Chitosan - Calcium alginate (CTS/CA) beads:

Chitosan gel was prepared as previously mentioned, then 5 ml of the CTS gel was injected into cross linking and caustic solution composed of 25% Glutaraldehyde, 4% sodium alginate and 0.1 M phosphate solution with ratio 10 : 20 : 45 and left for 35 minutes. The beads were washed thoroughly with distilled water and kept in refrigerator for use [27].

The immobilized biomass beads:

The immobilized biomass beads were prepared by mixing the desired biomass weight thoroughly with the certain gel volume before cross linking and injection into the caustic solution, then the same above previous steps were followed.

Determination of the activity:

20 ml from the hazardous liquid were used. 1ml was taken on glass watch, then dried under IR lamp. The process was repeated until the 20 ml were dried, then the glass watch was measured using High Pure Germanium Detector. The activity of 137Cs solutions was determined by counting 1ml sample for 300 seconds using Multichannel Analyzer (MCA) at channel of 662 Kev. The instruments were first calibrated with point source and each measurement was done in triplicate.

Biosorption experiments:

In batch experiment the free biomass or the exact gel volume of control or immobilized with studied bacteria was mixed with 10 ml 137Cs solution in 25 ml conical flask. The experimental conditions were adjusted with pH value of 6 - 6.5, the temperature was 25 ± 3 °C and stirring was 120 rpm. Samples of 1ml were taken at different contact times 15, 30, 60, 120 minutes, to determine the solution activity, and then the removed 137Cs could be calculated.


-The activity of 137Cs solution was determined from the equation:


Where; (A) is the activity, (E) is the efficiency of system and (I) is the intensity of element.

- The uptake percent of 137Cs at different contact times:


Where, Ao the initial activity, At is the activity at time (t).

-The activity (Bq/ml) removed by g dry weight:


Where, (Q) is the biosorption capacity, (M) is the dry weight (in g) of free biomass, control gel beads or immobilized biomass beads.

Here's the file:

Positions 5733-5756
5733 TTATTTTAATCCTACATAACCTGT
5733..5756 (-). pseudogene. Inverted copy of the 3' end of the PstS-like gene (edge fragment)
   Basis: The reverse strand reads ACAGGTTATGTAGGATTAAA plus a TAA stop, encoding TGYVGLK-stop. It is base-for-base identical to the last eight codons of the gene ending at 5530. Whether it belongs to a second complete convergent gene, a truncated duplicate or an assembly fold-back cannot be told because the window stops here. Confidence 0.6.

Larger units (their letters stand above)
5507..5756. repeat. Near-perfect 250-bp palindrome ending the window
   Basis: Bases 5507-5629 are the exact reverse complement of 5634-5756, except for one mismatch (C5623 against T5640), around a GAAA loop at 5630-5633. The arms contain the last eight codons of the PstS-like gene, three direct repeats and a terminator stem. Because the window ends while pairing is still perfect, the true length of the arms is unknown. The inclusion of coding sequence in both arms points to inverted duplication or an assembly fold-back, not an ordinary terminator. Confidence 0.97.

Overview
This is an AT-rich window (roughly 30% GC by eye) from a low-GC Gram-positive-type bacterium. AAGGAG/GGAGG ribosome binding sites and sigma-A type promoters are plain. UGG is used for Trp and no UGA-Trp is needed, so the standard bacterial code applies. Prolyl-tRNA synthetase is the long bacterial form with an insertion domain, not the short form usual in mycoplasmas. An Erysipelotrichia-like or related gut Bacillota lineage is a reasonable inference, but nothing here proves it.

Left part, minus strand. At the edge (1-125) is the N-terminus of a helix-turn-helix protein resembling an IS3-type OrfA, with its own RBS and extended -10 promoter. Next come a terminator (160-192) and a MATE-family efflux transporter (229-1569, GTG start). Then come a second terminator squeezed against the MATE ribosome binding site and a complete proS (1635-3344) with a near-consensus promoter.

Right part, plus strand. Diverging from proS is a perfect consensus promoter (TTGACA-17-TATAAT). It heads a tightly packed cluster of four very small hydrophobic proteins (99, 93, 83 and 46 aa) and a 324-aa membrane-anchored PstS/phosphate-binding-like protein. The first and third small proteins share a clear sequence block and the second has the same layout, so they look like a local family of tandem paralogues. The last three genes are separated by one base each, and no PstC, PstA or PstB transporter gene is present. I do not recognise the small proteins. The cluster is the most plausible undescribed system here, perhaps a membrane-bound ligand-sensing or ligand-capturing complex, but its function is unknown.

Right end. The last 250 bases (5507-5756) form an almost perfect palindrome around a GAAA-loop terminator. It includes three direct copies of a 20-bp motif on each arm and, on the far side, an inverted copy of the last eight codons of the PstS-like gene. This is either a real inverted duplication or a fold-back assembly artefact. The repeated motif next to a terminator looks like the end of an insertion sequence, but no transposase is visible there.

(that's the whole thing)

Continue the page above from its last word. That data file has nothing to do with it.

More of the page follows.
Reused Experiments:

The reusability for both control CA and CA-immobilized B. pumilus and B. licheniformis beads was studied. The accumulated beads (control or immobilized) were washed with 10 ml (0.1 N) HCl for 10 min and then with distilled water [28]. The activity of washing solution (HCl and dist. H2O) was determined by counting 1 ml using MCA to calculate the elution percent. The washed beads were added to new 137Cs solution to start the second cycle and the previous two steps were repeated to perform the third cycle.


Where; (Aw) is the activity of the washing solution and (Ae) is the activity removed at equilibrium.

3. Results and Discussion

Radioactive analysis of the liquid waste:

The analysis of the hazardous liquid waste showed the presence of 60Co in the liquid waste (Figure 1), so the isolated bacterial species will be radioactive resistant bacteria. The total activities of the sample for the two beaks of 60Co were 9729 Bq and 12406 Bq at channels 1173 and 1332, respectively.

Figure 1. Gammma spectrum of the collected hazardous liquid waste

Identification of bacterial isolates:

The isolated bacteria were identified as; Bacillus pumilus and Bacillus licheniformis.

Uptake of 137Cs by free bacterial cells:

The biosorption of 137Cs by different weights; 0.25 and 0.5 g of the free bacterial cells was done under optimum experimental conditions using 10 ml 137Cs solution. The results presented in (Figure 2) indicated that the increase in cells weight from 0.25 to 0.5 g at the same 137Cs solution resulted in slightly increase in uptake percent for B. licheniformis (48.9 and 57.1%). However, the increase in free biomass weight of B. pumilus had no effect on the uptake percent, while the absorption rate increases. The biosorption capacity decreased with the increase in biomass weight for both bacterial strains [20].

Figure 2. The uptake percent of 137Cs by different free biomass weights of B. pumilus and B. licheniformis

Uptake of 137Cs by the different gel matrices:

The support selection is one of the crucial decisions in preparation of the immobilization process [29]. The support criteria such as; physical characteristic, possibility of microbial growth, biodegradability, solubility and increasing biosorption capacity are very important parameters [30]. The different gel beads were examined for their uptake of 137Cs. The results presented in (Figure 3) showed that both CA and PVA/CA control gel beads had the higher and nearly the same removal percent of 72.4 and 72.3%, respectively. On the other hand, 24.9 and 17.2% were removed by CTS and CTS/CA beads, respectively. Results cleared that both CA and PVA/CA beads could be used in the biosorption system. CA-beads were used in the rest of the investigation experiments.

Figure 3. The uptake percent of 137Cs by different immobilization matrices beads after two hours

The effect of beads numbers:

The effect of beads numbers in the activity removal at the same 137Cs solution (volume and activity) was studied using 50 and 250 beads prepared using 0.25 g biomass / 5 ml gel. Results showed in (Figure 4) Indicated that the increase in beads numbers increased the uptake percent. This explained by increasing surface area for control and immobilized beads, in addition of increasing biomass weight for the immobilized beads [31].

Figure 4. The effect of beads numbers on the uptake of 137Cs using control CA and CA-immobilized B. pumilus and B. licheniformis beads

Effect of different immobilized weights: